Older people can struggle to recall information because irrelevant information distracts them, a new study finds.
In the study both over-60s and college students were shown pictures of everyday objects.
They were told to focus on some aspects of the pictures and ignore others.
Both age groups found it hard to ignore the distractions, but both did well at remembering what they were supposed to focus on.
Older people, though, were more easily put off their answer, Dr Audrey Duarte, who led the study, explained:
“…when we asked if they were sure, older people backed off their answers a bit.
They weren’t as sure.”
Recordings of electrical brain activity suggested that older people were making more effort to try and reconstruct their memories.
Dr Duarte said:
“While trying to remember, their brains would spend more time going back in time in an attempt to piece together what was previously seen.
But not just what they were focused on — some of what they were told to ignore got stuck in their minds.”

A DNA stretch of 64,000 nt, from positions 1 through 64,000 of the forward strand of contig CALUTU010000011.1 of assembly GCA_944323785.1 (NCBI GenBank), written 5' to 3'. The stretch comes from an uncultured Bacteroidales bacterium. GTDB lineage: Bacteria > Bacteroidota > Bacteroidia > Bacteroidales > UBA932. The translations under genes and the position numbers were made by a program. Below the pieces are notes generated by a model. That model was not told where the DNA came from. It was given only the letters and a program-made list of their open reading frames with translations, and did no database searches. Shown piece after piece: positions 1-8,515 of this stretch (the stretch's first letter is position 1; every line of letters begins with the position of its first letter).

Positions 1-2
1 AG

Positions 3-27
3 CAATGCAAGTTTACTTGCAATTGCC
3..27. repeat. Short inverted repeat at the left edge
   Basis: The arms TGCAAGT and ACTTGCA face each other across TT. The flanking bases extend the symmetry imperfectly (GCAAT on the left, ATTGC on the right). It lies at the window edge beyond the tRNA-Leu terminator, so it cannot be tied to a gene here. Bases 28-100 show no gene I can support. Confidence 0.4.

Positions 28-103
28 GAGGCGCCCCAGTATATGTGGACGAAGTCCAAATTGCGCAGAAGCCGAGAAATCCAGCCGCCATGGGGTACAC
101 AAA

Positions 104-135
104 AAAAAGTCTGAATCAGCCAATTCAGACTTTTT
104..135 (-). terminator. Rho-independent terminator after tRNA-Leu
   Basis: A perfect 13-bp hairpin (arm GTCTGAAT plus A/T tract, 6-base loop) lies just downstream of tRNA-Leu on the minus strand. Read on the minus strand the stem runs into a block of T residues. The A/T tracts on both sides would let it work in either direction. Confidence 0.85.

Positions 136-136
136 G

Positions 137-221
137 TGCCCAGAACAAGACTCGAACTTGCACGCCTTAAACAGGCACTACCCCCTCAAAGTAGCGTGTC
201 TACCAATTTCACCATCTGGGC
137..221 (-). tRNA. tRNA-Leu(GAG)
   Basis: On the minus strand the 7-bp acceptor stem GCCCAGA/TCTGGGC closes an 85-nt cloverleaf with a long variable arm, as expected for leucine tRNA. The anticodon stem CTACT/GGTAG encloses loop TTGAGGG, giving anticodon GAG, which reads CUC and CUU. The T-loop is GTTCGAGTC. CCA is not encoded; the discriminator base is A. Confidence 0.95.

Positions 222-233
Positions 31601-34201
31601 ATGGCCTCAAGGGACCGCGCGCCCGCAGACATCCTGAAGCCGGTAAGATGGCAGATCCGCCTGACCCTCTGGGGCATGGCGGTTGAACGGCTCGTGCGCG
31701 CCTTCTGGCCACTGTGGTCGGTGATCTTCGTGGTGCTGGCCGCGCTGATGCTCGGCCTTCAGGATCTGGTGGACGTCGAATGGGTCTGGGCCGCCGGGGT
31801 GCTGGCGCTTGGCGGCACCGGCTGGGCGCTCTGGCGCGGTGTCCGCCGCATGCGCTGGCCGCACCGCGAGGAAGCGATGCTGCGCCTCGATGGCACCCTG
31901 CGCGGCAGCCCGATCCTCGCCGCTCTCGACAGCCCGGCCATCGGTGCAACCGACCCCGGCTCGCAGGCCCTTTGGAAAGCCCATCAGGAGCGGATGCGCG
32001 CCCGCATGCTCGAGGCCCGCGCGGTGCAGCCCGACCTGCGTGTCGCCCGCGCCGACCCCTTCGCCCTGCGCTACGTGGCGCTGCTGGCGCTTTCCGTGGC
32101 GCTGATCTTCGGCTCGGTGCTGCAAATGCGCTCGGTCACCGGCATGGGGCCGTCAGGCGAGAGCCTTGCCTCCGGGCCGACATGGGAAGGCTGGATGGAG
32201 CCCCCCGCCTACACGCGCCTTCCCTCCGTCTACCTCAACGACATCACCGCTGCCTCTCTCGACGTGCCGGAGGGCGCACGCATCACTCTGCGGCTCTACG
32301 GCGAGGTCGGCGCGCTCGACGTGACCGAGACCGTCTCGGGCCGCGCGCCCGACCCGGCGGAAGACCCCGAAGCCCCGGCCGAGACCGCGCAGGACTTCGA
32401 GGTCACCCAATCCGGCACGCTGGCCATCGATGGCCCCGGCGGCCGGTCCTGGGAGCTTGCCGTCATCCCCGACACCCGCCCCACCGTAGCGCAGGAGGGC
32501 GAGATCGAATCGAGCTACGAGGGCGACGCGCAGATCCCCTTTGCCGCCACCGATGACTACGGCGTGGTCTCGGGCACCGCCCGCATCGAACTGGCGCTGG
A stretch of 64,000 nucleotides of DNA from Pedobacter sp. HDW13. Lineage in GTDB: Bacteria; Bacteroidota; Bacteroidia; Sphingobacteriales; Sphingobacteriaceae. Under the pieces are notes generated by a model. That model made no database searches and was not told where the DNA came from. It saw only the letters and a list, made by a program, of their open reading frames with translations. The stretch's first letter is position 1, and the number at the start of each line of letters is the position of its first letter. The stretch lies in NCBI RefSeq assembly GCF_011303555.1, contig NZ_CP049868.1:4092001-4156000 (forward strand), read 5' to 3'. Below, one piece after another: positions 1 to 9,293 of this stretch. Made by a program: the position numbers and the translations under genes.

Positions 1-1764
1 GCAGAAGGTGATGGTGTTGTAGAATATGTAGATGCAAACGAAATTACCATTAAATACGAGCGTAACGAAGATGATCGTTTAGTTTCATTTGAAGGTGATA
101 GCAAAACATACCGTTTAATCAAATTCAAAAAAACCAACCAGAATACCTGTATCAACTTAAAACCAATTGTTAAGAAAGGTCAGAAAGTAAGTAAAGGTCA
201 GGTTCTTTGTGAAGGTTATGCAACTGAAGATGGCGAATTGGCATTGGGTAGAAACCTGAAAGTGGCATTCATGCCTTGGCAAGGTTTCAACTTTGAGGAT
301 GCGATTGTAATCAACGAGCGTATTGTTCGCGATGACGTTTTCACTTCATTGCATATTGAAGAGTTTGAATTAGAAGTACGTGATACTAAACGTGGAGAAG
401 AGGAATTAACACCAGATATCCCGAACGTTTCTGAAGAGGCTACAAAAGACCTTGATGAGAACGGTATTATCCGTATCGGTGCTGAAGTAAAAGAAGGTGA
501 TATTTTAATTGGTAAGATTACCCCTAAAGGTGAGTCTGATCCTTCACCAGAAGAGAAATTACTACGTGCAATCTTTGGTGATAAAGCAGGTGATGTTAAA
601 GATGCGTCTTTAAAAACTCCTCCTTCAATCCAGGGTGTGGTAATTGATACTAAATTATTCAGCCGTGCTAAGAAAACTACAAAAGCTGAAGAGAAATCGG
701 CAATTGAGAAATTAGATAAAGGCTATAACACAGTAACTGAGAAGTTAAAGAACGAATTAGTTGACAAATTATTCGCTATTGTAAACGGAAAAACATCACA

Older people, it turns out, find it harder to block out irrelevant information.
Dr Duarte gives the example of going to a cocktail party and later on struggling to remember a particular conversation:
“When it’s time to remember the conversation, they may struggle a bit to recall some details.
That’s because their brains are also trying to decipher the other noises.
What music was playing?
What was the couple next to them saying?
That extra stuff shouldn’t be in their memories at all, but it is.
And it negatively impacts their ability to clearly remember the conversation.”
Younger people had to use less brain power to remember, the researchers found.
This was because they tended not to record the irrelevant information.
Since older people find it harder to focus, they can be more prone to scams, Dr Duarte said:
“If someone tells you that you should remember it one way, you can be more easily persuaded if you lack confidence.
This memory clutter that’s causing low confidence could be a reason why older adults are often victims of financial scams, which typically occur when someone tries to trick them about prior conversations that didn’t take place at all.”
(My apologies to senior PsyBlog readers for the reference to your cherished memories as ‘clutter’!)
The study was published in the journal Neuropsychologia (James et al., 2016).
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Brain image from Shutterstock